used in all these areas, it will discuss competing points of view as well as
the current orthodoxy. In terms of sequencing, it could taken either before or
after the more field-specific courses.

**Readings: **are described and discussed in the downloadable lecture
notes available on this web page. The current links in the course
outline below are the notes from the previous offering of the course, and they
will be updated and extended as the term progresses. Hard copies of the
updated versions will be handed out on a class-by-class basis.
Meanwhile, here is a link to a rational
choice reading list that includes some of the assigned readings and a great
deal more. Here's another link to a list of who's who and
what's what in rational choice theory.

**Course
outline and downloadable lecture notes: **The following week-by-week
sequence of topics is provisional. The "notes and guides to
readings" that are currently linked below will be revised and expanded as
the course progresses. I am in the process of writing a book on
"Arbitrage and Rational Choice" and will use some of its completed
chapters. The additional "HET notes" links refer to pages on the
History of Economic Thought website at New School University, an ambitious work-in-progress
written by Goncalo L. Fonseca. They provide excellent supplementary
reading, although somewhat heavier on mathematical formalism than will be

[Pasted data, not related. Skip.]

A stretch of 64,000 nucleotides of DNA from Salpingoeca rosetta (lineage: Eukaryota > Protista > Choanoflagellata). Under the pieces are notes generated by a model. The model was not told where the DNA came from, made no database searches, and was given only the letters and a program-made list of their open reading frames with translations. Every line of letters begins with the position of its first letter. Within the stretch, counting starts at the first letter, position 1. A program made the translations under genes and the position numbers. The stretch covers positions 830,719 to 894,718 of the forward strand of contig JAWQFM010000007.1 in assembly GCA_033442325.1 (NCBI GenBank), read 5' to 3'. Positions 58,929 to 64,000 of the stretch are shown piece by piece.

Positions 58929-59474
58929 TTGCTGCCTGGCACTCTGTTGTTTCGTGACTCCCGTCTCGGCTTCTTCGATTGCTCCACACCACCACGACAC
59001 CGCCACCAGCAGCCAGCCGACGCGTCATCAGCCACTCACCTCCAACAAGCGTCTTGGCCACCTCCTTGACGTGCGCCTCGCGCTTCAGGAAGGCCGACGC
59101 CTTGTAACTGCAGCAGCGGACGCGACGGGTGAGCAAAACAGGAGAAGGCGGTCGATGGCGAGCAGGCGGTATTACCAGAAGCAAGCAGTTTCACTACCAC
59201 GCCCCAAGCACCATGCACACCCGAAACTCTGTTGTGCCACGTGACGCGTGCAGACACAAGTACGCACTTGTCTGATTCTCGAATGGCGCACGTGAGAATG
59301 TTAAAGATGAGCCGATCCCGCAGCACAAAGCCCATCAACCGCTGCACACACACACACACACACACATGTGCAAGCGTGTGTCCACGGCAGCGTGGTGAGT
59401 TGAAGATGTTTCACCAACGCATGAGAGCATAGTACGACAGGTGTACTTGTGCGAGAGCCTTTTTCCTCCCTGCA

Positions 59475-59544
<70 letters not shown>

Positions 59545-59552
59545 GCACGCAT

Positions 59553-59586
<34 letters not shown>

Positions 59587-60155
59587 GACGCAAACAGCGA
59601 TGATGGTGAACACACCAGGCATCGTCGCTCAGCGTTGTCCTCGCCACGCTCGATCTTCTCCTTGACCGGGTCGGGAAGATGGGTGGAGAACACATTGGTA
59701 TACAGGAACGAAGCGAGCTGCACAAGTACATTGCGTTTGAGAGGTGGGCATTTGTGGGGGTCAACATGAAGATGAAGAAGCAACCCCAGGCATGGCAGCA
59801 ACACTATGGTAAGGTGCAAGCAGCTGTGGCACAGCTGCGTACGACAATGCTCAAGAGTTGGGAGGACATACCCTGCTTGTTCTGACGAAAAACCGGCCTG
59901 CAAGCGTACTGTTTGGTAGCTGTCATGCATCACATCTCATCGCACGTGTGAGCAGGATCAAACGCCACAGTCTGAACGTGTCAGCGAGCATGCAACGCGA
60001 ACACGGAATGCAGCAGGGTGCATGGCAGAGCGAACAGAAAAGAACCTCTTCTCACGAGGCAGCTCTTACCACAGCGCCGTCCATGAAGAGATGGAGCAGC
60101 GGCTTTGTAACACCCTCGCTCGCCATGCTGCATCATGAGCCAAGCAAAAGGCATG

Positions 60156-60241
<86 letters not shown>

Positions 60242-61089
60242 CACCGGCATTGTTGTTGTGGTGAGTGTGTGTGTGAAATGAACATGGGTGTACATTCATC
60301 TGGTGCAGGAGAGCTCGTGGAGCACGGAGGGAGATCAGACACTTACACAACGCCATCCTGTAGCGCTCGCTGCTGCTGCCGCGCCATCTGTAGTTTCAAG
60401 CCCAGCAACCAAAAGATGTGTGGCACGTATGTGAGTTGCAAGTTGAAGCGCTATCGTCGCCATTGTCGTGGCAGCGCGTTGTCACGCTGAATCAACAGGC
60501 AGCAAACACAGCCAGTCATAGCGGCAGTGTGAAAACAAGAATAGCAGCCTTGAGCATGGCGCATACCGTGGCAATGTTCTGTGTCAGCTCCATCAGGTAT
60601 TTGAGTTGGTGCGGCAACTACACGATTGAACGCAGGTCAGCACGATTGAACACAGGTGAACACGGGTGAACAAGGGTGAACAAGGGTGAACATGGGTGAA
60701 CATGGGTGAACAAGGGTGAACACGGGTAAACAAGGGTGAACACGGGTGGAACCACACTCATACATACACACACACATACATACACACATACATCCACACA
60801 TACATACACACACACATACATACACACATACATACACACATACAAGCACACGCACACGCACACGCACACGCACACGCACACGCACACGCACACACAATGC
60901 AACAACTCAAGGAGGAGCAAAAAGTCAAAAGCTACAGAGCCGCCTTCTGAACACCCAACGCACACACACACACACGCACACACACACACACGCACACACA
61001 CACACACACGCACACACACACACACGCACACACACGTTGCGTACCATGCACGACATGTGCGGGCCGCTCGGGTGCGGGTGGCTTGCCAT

necessary for our purposes.

- Introduction to rational choice (Arrow); history of
utility theory (Stigler); review of consumer theory and competitive
equilibrium; the arbitrage principle. Notes
and guide to readings. HET notes on the
marginalist revolution and the
consumer.
- Axioms of subjective probability, expected utility, and
subjective expected utility (de Finetti, von Neumann and Morgenstern,
Savage). Notes and
guide to readings. HET
notes on choice under risk and uncertainty. HET
notes on subjective expected utility.
- Fundamentals of utility theory: risk aversion,
properties of utility functions, preference aggregation, markets under
uncertainty, state-preference theory, risk neutral probabilities (Pratt,
Arrow, Raiffa, and others). Notes and
guide to readings. HET
notes on risk aversion. HET
notes on state-preference theory.
- Non-expected utility theory: prospect theory,
rank-dependent expected utility, Choquet expected utility, etc.
(Kahneman & Tversky, Machina, Schmeidler, Quiggin, Yaari, Wakker). Notes and
guide to readings. HET
notes on alternative expected utility.
- Non-expected utility, continued: incomplete
preferences, second-order utilities and probabilities (Rigotti and
Shannon, Klibanoff et al., Nau)
- Fundamentals of noncooperative game theory: a
bestiary of solution concepts (Nash, Selten, et al.) Notes and
guide to readings.
- Game theory, continued: common knowledge, the common
prior assumption (Harsanyi), correlated equilibrium (Aumann), joint
coherence (Nau/McCardle) Notes and
guide to readings.
- Game theory, continued
- Social choice: Harsanyi's aggregation theorem,
Arrow's impossibility theorem, paradoxes of voting. Notes and
guide to readings.
- Asset pricing theory. Notes and
guide to readings. HET
notes on general equilibrium under uncertainty.
- Auction theory: Notes and
guide to readings.

Additional
legacy notes:

Problems with subjective expected utility: criticism by Ellsberg,
Aumann, Shafer. Notes
and guide to readings.

Problems with game theory: criticism by Kadane and Larkey, Sugden,
and others. Notes and guide to
readings.

"Pathologies of rational choice": criticism by Green and
Shapiro, rebuttals and rejoinders. Guide to
readings.

Alternative perspectives on choice theory: radical
subjectivism, Austrian economics, bounded rationality, evolutionary psychology,
and cognitive neuroscience. Notes
and guide to readings.